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Why tuples in C# are not always a code smell

Dennis Frühauff on January 4th, 2023

Today's article will focus on tuples and show examples of tuples in C# being a code smell. But also, I want to point out when tuples can actually help you make your code more readable and cleaner. The trick is not to mistake tuples for the hammer for every screw out there. Let me show you how.

There comes a time in many software developer careers in .NET (and various other languages as well) when people discover tuples as the general tool to write their code. I tend to find that true, especially in people's very early career stages (and I am certainly guilty of that myself) when Clean Code is still something that needs to be cut from the only roughly-shaped developer.

But first, let's quickly have a look at what a tuple is. We can think of it as a simple semantic grouping of values inside our code:

(double, int) myTuple = (4.9, 15);
// or simpler
var myTuple = (4.9, 15);

Accessing the "properties" of this tuple can be done using automatically generated accessors:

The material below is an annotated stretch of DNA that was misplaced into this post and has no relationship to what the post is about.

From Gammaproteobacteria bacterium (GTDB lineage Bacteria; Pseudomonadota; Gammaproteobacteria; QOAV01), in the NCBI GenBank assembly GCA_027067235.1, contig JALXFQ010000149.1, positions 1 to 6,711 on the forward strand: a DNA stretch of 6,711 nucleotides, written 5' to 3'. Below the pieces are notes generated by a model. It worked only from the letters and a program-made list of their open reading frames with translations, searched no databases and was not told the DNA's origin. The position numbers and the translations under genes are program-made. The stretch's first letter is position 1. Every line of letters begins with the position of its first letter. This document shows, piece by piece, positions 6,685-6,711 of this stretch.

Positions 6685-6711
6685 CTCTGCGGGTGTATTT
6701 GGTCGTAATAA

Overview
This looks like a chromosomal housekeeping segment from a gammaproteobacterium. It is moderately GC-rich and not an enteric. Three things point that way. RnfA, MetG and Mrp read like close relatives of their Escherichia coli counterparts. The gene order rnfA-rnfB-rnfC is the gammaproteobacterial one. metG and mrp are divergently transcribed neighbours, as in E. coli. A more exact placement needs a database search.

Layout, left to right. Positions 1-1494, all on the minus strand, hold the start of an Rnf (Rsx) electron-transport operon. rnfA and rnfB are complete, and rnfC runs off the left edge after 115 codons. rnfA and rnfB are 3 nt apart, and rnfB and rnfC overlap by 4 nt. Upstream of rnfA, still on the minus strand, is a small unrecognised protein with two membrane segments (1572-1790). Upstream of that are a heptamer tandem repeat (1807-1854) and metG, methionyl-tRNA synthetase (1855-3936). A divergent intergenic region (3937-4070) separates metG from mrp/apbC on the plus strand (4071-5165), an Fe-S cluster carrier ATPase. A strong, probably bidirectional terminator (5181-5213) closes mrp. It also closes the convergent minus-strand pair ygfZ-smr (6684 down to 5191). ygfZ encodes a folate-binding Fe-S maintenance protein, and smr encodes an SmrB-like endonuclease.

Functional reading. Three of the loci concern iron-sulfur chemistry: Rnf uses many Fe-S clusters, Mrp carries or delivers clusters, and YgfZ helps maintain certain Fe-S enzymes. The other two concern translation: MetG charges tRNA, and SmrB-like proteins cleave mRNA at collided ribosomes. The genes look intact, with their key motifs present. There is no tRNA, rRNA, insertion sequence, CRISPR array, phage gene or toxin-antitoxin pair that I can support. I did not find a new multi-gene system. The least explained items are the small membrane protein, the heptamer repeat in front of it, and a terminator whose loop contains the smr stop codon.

var temp = myTuple.Item1;

These accessors can be renamed in favor of more speaking terminology, like so:

(double MyDouble, int MyInt) myTuple = (4.9, 15);
var temp = myTuple.MyDouble;

That's it. Well, not quite, but you might want to look the details up in Microsoft's own documentation.
Looks like a small class, doesn't it?

Where do we often see tuples being used?

There is a rather frequent refactoring that is being made to methods that have an out parameter in their signature. Consider an example in which some code tries to validate a Customer class. You might come across a method like this:

bool IsValid(Customer customerToValidate, out string reason);

How did this come into being? At first, probably, returning true or false for the validation seemed to be enough until one day, the business needed additional information to be displayed somewhere. As an easy fix, the developer tasked with this job added the out parameter to this method. Not beautiful, but did the job, I guess.

As the business rules get more complicated, consider we'd have to make this method asynchronous, maybe an async call to a repository needs to be made within. Whatever the reason, out parameters are not possible in asynchronous methods. Consequently, someone might have done the obvious: Introduce a tuple.